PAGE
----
While the most common injuries in childhood sports are scrapes, bruises, joint sprains, muscle strains, and bone injuries, some of the more serious injuries can involve the head and face. That's why it's so important to protect these potentially vulnerable areas.
"A concussion is a prime example of this," Bruene explains. "In sports, the seriousness of a head injury is often downplayed by calling it a 'dinger' or 'getting your bell rung.' But, any suspected concussion should be taken seriously and be evaluated by a health professional, such as an athletic trainer or physician, immediately."
A concussion is the violent shaking of the brain within the skull. "This can happen in any sport, even sports you don't think of as being high-impact. You might get hit hard in the head with a ball, run into another player or collide with the ground," Bruene says.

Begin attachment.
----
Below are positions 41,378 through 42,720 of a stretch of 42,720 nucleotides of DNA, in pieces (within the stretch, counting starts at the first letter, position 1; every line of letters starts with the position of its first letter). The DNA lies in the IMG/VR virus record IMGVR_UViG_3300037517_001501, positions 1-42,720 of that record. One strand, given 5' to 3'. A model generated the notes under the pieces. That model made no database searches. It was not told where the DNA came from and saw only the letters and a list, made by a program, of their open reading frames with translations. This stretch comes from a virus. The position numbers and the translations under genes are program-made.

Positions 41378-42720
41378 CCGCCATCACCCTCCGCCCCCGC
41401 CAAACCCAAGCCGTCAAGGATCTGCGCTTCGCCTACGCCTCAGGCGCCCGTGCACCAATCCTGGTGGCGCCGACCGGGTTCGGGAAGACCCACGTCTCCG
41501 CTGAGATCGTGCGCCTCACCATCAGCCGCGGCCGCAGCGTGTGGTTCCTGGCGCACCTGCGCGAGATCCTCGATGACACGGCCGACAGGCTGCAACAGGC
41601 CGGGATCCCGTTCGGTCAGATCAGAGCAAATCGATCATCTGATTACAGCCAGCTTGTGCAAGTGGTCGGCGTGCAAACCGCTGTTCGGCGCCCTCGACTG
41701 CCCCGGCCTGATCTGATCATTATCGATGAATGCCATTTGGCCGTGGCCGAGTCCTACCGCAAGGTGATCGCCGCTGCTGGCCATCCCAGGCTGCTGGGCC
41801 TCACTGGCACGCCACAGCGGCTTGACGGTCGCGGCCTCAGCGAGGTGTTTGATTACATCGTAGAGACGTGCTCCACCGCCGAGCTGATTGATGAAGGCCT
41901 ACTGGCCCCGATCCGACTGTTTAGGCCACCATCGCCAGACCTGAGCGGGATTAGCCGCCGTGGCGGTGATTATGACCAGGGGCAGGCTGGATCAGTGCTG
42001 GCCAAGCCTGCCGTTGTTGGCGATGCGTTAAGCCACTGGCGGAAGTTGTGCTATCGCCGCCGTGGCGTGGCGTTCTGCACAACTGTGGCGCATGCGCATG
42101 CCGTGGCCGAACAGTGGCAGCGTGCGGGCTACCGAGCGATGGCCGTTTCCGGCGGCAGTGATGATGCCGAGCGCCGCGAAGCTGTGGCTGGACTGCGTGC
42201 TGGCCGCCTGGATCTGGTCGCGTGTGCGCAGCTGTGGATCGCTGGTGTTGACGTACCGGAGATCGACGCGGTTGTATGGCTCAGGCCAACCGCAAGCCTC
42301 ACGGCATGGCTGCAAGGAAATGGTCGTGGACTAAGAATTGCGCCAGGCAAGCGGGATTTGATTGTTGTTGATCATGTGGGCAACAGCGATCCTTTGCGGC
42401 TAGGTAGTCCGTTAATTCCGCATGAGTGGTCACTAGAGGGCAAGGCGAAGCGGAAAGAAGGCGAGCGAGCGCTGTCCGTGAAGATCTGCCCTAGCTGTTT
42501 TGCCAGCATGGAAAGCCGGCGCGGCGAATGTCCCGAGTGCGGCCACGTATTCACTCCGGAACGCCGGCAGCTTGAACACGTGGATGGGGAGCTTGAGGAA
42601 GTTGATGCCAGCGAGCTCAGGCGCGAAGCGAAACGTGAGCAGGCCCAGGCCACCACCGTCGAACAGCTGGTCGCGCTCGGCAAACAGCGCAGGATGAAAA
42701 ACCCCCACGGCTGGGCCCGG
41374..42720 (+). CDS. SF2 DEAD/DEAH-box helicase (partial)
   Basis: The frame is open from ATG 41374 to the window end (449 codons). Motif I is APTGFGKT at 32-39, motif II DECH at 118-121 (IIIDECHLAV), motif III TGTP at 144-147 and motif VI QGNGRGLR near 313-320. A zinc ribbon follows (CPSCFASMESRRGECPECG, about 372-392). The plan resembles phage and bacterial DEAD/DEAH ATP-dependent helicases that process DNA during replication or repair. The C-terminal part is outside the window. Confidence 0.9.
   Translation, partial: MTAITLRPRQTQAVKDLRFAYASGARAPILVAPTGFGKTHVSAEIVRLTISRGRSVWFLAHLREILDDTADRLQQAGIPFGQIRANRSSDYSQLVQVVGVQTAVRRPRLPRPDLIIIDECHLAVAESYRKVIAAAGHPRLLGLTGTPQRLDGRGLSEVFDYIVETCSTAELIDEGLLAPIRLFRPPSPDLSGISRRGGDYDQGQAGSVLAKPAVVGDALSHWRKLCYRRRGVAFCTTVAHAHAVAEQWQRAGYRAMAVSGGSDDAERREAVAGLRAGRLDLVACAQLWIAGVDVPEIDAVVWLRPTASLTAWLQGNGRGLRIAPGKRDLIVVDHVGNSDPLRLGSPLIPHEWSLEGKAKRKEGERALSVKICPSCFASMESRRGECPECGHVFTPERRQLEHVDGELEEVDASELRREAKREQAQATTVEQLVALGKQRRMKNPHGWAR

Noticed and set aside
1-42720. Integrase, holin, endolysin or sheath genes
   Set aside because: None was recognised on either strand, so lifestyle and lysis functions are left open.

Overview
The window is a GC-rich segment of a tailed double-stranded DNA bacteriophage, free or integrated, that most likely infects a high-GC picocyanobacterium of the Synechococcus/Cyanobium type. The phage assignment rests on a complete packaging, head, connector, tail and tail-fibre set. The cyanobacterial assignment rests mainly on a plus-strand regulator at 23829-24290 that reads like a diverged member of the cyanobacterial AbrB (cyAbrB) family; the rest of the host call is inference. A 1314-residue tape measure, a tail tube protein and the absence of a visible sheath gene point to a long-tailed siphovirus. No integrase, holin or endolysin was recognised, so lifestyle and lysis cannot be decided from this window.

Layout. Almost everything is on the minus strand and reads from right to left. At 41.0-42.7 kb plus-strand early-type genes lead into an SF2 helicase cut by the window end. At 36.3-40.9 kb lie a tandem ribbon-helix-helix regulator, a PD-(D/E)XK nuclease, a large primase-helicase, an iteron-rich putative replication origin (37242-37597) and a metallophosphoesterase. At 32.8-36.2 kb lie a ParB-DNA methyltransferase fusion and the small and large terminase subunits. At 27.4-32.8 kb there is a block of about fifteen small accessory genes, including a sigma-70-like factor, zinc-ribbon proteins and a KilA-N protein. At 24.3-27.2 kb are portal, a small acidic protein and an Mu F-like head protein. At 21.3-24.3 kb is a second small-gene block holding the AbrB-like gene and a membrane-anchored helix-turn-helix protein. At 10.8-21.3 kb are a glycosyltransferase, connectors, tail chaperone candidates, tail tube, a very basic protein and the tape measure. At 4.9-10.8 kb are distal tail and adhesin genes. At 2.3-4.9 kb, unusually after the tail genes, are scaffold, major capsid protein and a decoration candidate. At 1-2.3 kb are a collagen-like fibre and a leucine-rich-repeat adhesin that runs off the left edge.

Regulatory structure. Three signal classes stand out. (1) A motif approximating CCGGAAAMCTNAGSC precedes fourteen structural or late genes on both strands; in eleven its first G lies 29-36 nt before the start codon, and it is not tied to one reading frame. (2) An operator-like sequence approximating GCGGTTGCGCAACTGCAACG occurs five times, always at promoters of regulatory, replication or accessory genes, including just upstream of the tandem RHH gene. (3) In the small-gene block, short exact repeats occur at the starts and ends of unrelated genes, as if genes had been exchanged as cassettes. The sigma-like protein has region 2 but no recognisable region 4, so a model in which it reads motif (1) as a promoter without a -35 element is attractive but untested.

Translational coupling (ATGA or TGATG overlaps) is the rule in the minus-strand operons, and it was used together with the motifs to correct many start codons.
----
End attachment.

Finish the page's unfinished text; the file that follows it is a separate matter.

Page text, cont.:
Anyone who's had a concussion should avoid any more blows to the head and definitely shouldn't play sports until the brain has had time to heal. The bottom line is no athlete who is still symptomatic from a concussion should return to play.
"Care needs to be taken to avoid a second concussion while the brain is repairing itself from the initial injury," says Bruene. "The athlete has the potential to suffer severe damage with the second concussion if the brain hasn't fully recovered. This 'second impact syndrome' is usually universally fatal."
Watch closely for symptoms of a concussion, which may not appear right away.
Baseball is the leading cause of sports-related eye injuries in children, and the highest incidence occurs in children 5 to 14 years of age. But all athletes are vulnerable to eye injuries.
In sports, the seriousness of a head injury is often downplayed by calling it a 'dinger' or 'getting your bell rung.' But, any suspected concussion should be evaluated by a health professional immediately.
"My goal is for athletes to stay healthy and stay in their sports," says Bruene. "Following these safety tips will help them avoid serious injuries while having they're competing."
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